They are currently more than 46,000 public accounting firms, ranging in size from local practices to the Big four and other international practices. By all accounts, there should be no shortage of opportunities in accounting in the
The U.S. Bureau of Labor Statistics expects accounting employment to grow at least as fast as the average for all U.S. occupations through the year 2006. The increasing complexity and number of business transactions require the specialized knowledge and skills of more accountants and auditors lo analyze and interpret data.
However, the competition for these spots will intensify as the roles of accountants transform. As accounting software takes over more and more of the old “bean counting,” accountants will increasingly be asked lo provide more value-added service and lo become more helpful as business strategists.
Thus, aspiring accountants must have a broader range of skills that includes communications, analytical and other general management skills, in addition to technical accounting knowledge.
How Do I Get a Job?
They are several ways lo break into the field of accounting. The most straightforward is through on-campus recruiting. The others include making contacts and identifying opportunities through the Internet or friends and family.
Internships at the Big Four
The easiest way lo get a full-time job at one of the Big four accounting firms is through the internship process. Each of the public accounting firms hires a large class of interns from all of the top schools and from many regional
schools each year. A majority of these interns will receive full-time offers at their internship firms.
If you want a job at one of the Big Four firms, remember you have only four chances to get a job. These opportunities are each precious, so prepare thoroughly ahead of lime. Know all the answers to the typical questions. No matter what your goal is, in order to succeed in getting a good internship, you need lo be well prepared for all of your interviews.
For internship interviews, most of the questions will be “behavioral” (rather than technical questions about accounting). But you should be prepared for some of the basic technical questions. Competition is fierce – know why you want to work in accounting, why at that specific rum and why they should hire you. These are some of the basic questions.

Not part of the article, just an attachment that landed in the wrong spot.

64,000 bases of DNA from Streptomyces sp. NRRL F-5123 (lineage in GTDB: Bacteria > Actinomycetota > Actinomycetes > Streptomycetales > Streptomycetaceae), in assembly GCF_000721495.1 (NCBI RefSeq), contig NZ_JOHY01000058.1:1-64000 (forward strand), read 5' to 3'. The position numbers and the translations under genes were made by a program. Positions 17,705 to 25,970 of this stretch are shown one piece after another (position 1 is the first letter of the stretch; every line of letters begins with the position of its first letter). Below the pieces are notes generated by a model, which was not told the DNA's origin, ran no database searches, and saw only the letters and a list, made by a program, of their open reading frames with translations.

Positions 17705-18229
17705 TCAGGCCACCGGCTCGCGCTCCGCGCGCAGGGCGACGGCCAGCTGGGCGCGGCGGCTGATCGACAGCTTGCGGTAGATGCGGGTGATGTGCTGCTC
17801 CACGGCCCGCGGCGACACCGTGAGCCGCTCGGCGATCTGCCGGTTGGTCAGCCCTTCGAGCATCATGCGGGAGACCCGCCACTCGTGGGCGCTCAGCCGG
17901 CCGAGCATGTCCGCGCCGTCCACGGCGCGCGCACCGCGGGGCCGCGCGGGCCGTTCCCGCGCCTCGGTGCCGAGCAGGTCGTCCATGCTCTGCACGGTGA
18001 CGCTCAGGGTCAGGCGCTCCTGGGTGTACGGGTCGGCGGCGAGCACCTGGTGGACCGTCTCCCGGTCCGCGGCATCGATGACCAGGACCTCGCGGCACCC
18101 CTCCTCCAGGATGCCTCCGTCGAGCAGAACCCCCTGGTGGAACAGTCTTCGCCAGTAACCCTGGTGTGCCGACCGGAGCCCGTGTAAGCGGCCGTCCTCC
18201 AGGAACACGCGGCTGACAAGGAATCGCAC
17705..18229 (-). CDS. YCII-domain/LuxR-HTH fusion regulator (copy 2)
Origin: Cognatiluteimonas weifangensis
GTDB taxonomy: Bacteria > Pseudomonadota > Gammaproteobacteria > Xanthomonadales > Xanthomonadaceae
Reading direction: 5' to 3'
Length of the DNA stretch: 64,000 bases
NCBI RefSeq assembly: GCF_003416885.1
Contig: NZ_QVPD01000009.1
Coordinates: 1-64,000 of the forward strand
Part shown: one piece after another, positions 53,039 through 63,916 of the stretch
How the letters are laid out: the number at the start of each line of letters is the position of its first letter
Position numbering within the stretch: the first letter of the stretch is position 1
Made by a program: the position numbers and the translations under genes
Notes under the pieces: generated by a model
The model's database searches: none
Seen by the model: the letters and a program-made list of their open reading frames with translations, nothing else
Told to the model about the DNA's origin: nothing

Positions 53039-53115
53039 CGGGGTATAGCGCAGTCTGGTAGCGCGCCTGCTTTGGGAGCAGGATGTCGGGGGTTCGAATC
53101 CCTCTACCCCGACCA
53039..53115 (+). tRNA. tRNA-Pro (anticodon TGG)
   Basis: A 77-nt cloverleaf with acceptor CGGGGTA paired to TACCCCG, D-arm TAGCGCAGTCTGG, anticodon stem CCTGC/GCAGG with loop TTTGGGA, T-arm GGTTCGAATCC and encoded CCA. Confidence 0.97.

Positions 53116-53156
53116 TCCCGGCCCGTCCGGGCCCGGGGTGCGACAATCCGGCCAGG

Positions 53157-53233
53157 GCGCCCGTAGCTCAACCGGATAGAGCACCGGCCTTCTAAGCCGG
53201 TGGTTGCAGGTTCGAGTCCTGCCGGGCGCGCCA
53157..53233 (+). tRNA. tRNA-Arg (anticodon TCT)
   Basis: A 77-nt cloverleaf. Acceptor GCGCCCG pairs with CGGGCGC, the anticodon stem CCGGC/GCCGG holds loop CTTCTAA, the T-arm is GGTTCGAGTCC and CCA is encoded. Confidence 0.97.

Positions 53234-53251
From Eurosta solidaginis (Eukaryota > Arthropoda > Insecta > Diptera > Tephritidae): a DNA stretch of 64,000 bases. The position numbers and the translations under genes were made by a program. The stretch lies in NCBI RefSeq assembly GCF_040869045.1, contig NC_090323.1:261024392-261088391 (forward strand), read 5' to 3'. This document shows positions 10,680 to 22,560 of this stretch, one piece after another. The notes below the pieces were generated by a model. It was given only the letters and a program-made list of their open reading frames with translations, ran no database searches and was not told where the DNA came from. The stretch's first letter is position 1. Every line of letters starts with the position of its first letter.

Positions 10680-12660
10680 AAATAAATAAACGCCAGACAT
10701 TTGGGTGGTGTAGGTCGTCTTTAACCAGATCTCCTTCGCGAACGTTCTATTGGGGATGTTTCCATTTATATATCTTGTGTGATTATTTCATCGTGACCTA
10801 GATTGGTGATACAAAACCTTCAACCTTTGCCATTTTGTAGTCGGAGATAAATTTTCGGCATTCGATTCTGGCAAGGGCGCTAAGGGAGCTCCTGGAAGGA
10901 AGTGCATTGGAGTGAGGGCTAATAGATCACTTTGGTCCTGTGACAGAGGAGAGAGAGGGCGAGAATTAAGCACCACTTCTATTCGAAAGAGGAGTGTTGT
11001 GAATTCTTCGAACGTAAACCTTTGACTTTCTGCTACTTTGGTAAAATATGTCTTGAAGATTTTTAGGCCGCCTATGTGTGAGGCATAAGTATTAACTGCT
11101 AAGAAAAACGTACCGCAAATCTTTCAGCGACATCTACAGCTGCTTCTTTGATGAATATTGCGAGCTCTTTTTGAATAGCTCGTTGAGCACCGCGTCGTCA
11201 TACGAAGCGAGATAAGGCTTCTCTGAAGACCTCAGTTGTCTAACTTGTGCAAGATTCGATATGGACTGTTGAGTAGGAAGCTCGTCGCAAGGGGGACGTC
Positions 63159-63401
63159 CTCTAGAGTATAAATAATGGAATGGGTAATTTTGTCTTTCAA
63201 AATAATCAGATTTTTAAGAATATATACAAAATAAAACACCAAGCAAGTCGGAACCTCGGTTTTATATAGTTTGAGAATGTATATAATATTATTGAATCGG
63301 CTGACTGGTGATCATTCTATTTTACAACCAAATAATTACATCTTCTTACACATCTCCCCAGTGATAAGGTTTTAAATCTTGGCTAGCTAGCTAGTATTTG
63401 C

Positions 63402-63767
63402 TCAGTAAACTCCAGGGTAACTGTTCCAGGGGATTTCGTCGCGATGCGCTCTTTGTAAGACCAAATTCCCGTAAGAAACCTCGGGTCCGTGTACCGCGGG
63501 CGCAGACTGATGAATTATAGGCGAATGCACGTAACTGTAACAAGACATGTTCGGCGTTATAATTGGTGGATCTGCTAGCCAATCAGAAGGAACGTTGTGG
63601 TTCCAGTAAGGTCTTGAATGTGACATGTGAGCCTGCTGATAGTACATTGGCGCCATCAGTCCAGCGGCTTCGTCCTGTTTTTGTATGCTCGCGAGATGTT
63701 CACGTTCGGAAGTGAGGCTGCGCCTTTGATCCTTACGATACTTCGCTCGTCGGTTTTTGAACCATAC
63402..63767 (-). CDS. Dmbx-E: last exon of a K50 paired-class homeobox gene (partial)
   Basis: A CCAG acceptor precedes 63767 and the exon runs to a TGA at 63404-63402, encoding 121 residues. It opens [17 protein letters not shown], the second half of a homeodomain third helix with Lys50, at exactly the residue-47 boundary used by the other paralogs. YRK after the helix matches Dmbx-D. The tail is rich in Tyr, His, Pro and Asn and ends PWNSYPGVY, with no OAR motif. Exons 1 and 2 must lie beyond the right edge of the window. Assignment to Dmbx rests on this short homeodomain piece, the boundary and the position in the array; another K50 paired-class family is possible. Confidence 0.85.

The Value of Summer Internships
Summer internships are valuable because they offer the student a chance to get a sense of their early job responsibilities. Usually, summer interns perform work similar to work done by full-time employees in their first year of employment.
Another possibility is to consider taking a semester off from classes to pursue an internship with a firm during their “busy season.” typically the period between January and April. This can result in credit toward an accounting degree as well as a large lead in climbing the experience curve.
Many public accountants claim they learn more during this period than any other time during the year. Stated one former senior accountant at a large firm, “Learning definitely comes in waves within this industry. Those particular three months represent a tidal wave of learning and work.
If your goal is to end up full-time alone of the Big Four, but don’t land an internship at one of the them, don’t lose hope – you can still get a full-time position. The next step is to make sore that you obtain an internship in a related position.
For instance, you can work at a smaller public accounting firm, a government institution or in an accounting role within the corporate finance or accounting departments of a large corporation. Even relevant work at a small company can help.
“In my sophomore year in college,” says one senior tax accountant at a Big Four firm, “I was the accountant for a small, local heating and air conditioning company. I pretty much handled their little general ledger and prepared their federal and state tax returns, nothing too complicated.
Later, when I was interviewing with the Big Four, they were very interested in my small company experience, even though I had since worked for a large investment bank and had a summer internship at one or the Big Four.”
Because most of the Big Four firms hire a significant portion of their full-time accountants from the internship class, competition is tough for those seeking to land a full-time position without an internship. Prepare well. Be able to
explain why your internship has prepared you for a full-time position at one of the Big Four. Whatever your goal is, if you work hard and prepare well, you can succeed.
Interviews will be mostly behavioral, designed to assess how you have handled. or would handle, certain situations relevant to the profession. However, firms will expect you lo be more proficient with the technical aspects of accounting than they will be during the internship recruiting process.
You will have some basic technical questions. The companies are not necessarily looking for the one correct answer, they want to know your thought process. If you do not begin your career in public accounting, you can still get into the profession later on.
Individuals with valuable work experience in certain industries are hired directly from their firms to work at all levels within the public accounting firms. Depending on what type of work you want to do, focus your resume on the type of work that is relevant to those jobs. It will make the transition to public accounting significantly easier.
Originally posted 2016-09-08 18:49:07.